A: Yes! This is a huge issue. In the last few years, small shinguards have become common amongst players. The small, light, 6-inch shinguard (I call them G.I. Joe shinguards, because they could have covered the leg of my G.I. Joe doll way back when) simply do not get the job done. I simply tell goalkeepers to get a shinguard that covers the shin from top to bottom and go from there. Several good goalkeepers I have known over the years have come out on the wrong end because of poor coverage in this area. While the outfield player may be able to rationalize the small guard, the goalkeeper should think differently.

Q: My son is 8 years old and loves to play in goal. When can he begin training regularly to play in goal?

A: It is my opinion that full-time goalkeeping should not begin until a player has had the opportunity to go through the normal growing pains of childhood and be well on their way through puberty and into adolescence. The physical, technical and tactical demands of the position really make the time to start at around 14-16 years of age. The training an 8-year-old should experience should be "play-based" and not based on any position. An 8-year-old can certainly tumble and dive around, but should play in a variety of roles in a small-sided game situation (6v6).

Q: I have one goalkeeper on my U-14 Division-I team. She's not bad, but what are some of the things I should look for in helping her get better?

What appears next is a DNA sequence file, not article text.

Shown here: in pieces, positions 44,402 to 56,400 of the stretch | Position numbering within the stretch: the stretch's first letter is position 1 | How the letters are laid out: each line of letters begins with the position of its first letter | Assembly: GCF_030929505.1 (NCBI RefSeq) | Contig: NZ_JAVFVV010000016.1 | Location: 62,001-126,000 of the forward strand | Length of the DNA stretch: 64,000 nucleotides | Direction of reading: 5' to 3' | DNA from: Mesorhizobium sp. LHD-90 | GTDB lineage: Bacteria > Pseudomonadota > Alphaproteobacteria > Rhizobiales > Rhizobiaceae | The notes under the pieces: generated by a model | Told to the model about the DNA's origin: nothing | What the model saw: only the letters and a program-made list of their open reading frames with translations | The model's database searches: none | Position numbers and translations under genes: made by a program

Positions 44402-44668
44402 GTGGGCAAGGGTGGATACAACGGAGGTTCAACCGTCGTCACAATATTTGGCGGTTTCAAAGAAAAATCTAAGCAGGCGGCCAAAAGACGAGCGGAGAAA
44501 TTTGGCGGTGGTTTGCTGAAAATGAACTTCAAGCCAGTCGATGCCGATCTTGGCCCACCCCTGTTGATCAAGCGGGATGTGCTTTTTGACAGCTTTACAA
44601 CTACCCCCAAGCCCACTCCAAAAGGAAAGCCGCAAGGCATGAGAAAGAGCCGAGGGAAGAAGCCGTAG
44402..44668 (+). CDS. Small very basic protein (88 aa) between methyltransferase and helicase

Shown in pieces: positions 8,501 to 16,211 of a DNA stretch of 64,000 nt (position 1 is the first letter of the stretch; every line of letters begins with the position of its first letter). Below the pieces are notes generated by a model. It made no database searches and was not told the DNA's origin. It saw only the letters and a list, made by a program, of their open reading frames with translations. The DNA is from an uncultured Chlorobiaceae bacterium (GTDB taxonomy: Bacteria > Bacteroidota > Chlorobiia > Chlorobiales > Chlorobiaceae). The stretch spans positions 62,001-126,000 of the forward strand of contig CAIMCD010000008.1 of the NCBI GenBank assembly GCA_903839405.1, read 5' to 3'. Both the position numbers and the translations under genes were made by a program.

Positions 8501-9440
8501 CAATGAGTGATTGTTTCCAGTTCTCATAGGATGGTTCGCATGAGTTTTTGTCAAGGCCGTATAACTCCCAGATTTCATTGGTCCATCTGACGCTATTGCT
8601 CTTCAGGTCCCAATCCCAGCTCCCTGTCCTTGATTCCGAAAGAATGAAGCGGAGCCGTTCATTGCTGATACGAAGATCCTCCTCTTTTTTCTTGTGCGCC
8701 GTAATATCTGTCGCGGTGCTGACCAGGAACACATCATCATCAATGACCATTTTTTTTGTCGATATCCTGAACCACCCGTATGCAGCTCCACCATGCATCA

A: A goalkeeper at this age (regardless of gender) needs to be well-grounded in the basics: catching, footwork, diving and kicking. Finding a way to give her some personalized attention is important while also making sure that she understands that the team depends on her to perform well. Since there may not be a second goalkeeper to put into action if the “No. 1” has a substandard performance, it is critical that the one-and-only goalkeeper is willing to put her best foot forward. She must be able to show the team she will always be willing to try to perform at her very best. Coaches must remember that no matter how talented a goalkeeper is at this age, mistakes are inevitable. What is critical is that the goalkeeper realizes that recovering from the odd mistake with great effort is what will be important in the long run.